Landing Your Next Great Sales Tech Job
The right time to start looking for any position is now. The hiring process is itself an opportunity to learn. At first glance, you may take this advice to be wrong or too hasty. Perhaps you have in mind a specific place you want to work like Apple or Uber. If you apply to them right away you may not have the necessary qualifications and therefore miss an opportunity to work there.
This way of thinking is flawed in a few ways. There is no way you are going to walk in the door at Apple and get a job if you are just starting the tech sales process now. You will need to spend some time in the industry before the big companies will even consider you.
The best advice we can give here is to focus on mastering your craft, no matter the size of the company. In fact, starting your career at a small company with an unknown brand can be a great opportunity. You will have an opportunity to show how right you are for the next big position by taking this small company making them successful. How exactly to make this happen for your employer will be detailed in this program.
Perhaps, however, you’re already experienced in your field and are looking to make an improvement. In this case, you don’t have to worry about starting from scratch, but the lesson is still the same. Wherever you make it rain. When you can show a potential employer that you can make them money, every door will be open to you.
The key here is what is the best position for you. Everybody has their own particular set of skills. The worst thing you can do is take a new position that does not play to your strengths. So we already know you have to hustle, be motivated, and know how to produce results in order to get the best job possible. Now let’s look at how to nail down that position that you know you can thrive in.
Nobody is going to hand you the ideal job. No matter how long you meditate and visualize the job you want, nothing will happen until you go out and make it happen. Part of that process is being aware of what’s going on in the industry. Make a list of companies you are interested in and learn as much about them as you can.
Learn about their culture and work life. See if you can determine the quality of the company before you even make an effort to apply. Find the networking events they attend, connect with them on LinkedIn or their social channels. Do everything you can to make connections and source information. Not only will this inquisitive mindset help you in getting the right job for you, but it will also help develop your skills when you’re actually working in sales.
Hopefully, you are already working in some kind of paid position. This is the best time to start looking for new opportunities. If you are under the gun and stressed about money, employers will sniff it out immediately. Don’t wait till the last minute, start your search today.
As you are looking at the micro level of the job hunt, you must also have a macro understanding of the process. You may already have some information on the general state of tech sales if you are already in the industry. Those on the outside must take time to understand how the industry as a whole handles the hiring process.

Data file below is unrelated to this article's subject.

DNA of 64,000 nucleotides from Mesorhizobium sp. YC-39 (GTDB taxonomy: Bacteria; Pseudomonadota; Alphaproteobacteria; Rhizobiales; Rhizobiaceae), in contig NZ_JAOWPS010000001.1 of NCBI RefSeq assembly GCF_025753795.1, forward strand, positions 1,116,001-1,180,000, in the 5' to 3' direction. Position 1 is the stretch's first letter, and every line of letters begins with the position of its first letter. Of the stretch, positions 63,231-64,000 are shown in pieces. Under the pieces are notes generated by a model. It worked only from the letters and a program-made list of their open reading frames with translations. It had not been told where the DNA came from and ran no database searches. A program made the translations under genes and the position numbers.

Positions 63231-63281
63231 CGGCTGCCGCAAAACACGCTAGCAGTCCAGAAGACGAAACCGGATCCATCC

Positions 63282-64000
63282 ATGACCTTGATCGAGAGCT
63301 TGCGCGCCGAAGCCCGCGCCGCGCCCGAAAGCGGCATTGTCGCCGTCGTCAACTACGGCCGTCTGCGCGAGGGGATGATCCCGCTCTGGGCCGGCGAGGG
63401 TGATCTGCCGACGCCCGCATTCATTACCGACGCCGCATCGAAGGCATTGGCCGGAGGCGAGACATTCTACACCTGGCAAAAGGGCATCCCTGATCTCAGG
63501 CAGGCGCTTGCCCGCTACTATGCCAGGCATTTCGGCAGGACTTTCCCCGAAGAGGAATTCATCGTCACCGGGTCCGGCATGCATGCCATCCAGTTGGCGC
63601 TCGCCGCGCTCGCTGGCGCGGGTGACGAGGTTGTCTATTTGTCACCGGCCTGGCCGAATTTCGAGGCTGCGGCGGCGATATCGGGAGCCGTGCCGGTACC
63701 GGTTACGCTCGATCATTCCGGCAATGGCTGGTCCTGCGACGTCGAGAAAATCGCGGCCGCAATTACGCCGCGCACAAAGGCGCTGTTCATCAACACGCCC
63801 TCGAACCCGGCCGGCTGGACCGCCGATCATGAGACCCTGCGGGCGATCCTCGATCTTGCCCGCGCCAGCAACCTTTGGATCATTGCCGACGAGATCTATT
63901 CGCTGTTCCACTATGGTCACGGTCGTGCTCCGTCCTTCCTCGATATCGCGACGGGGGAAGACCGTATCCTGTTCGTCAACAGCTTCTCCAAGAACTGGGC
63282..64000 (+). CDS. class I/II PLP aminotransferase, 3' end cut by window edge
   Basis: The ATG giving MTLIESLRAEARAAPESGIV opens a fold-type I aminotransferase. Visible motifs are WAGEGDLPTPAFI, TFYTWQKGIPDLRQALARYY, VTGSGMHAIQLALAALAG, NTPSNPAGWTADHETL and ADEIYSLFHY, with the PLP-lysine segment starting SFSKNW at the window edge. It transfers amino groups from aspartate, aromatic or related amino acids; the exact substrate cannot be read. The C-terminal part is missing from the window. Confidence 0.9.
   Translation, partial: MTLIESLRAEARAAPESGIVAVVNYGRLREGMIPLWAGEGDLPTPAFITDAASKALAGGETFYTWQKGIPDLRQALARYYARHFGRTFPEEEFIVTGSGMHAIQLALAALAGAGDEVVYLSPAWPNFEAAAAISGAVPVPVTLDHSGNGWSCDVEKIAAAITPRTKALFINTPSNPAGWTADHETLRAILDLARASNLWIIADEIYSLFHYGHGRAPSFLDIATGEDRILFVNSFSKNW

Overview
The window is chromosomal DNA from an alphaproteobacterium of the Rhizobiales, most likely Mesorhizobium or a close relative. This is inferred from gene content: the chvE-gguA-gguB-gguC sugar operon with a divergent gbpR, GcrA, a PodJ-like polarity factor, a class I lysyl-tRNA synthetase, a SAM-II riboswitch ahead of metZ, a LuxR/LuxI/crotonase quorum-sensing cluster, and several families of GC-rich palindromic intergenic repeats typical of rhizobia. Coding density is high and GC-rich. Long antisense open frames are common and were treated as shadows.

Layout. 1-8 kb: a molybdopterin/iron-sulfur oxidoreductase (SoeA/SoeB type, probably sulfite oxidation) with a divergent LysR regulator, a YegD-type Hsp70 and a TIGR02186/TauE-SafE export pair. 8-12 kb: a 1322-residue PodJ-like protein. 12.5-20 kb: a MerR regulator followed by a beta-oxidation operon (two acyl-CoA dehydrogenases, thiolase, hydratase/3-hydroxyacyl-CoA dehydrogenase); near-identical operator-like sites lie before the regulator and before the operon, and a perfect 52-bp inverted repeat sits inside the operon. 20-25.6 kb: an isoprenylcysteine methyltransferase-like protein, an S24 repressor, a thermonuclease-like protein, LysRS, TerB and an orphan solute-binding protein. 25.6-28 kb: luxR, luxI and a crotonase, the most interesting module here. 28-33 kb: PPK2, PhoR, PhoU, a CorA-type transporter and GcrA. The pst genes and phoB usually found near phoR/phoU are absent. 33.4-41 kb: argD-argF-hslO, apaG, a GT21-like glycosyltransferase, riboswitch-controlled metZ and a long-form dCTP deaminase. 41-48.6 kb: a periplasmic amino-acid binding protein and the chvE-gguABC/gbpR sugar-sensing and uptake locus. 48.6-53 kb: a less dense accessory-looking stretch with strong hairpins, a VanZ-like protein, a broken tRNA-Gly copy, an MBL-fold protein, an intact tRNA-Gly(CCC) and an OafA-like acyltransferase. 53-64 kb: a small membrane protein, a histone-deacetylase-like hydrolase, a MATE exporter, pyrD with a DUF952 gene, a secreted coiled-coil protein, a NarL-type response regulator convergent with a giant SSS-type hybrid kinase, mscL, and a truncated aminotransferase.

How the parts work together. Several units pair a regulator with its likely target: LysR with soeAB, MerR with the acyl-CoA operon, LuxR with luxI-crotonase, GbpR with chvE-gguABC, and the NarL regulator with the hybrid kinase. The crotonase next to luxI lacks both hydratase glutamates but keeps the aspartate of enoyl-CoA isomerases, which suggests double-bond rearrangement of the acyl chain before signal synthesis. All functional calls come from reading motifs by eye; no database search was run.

According to LinkedIn, sales is the single most important component of a strong candidate. There are so many ways people can distract their employers from the fact that they may not be good at sales. They can decorate their resumes, lean heavily on their college degree, or even point to their numerous extracurricular activities. Always remember this, nothing compares to the ability to makes sales.
We will talk a lot about the macro level of hiring in this industry and as you read you will be achieving the goal of educating yourself on the topic. But this does not mean you can rely on this program alone. Seek out friends in the industry and start networking with companies even though you know you don’t want to work for them. Any connection is a good connection in sales and individual growth.
The Interview Process
Learning more about sales will make you see the world a bit differently. You will begin to see more and more things as a sales process. There’s something you want, but you can’t have. Therefore you develop a way to communicate what you want, a way to offer equal or greater value, and finally closing the deal.
The interview process is no different. Your potential employer is looking for something and is willing to offer something of value in return. After you decide that you are willing to accept what they will offer, then it’s your turn to prove to them you can return the exchange with something equal or greater. This is much easier said than done.
The best way to start with your best foot forward is to make sure all written communication is perfect. There is no excuse for typos here because you have plenty of time to read through your writing multiple times. Be clear and concise, do your best to judge the situation to see if slight humor or a complete dry interaction is necessary.
Research everyone you make contact with during the hiring process. The more you know the people you’re interacting with the better you will feel when you come face to face with them. If you know who they are before they know you, you will display a sharp intellect and a real desire to be a part of the team.
Like every sale, you need to be committed to the close. Whatever they throw at you be ready to meet their needs and move on to the next step. Do not procrastinate on replying to emails or sending the necessary documents. This will be an immediate red flag for them and they will quickly pass you up for someone more diligent.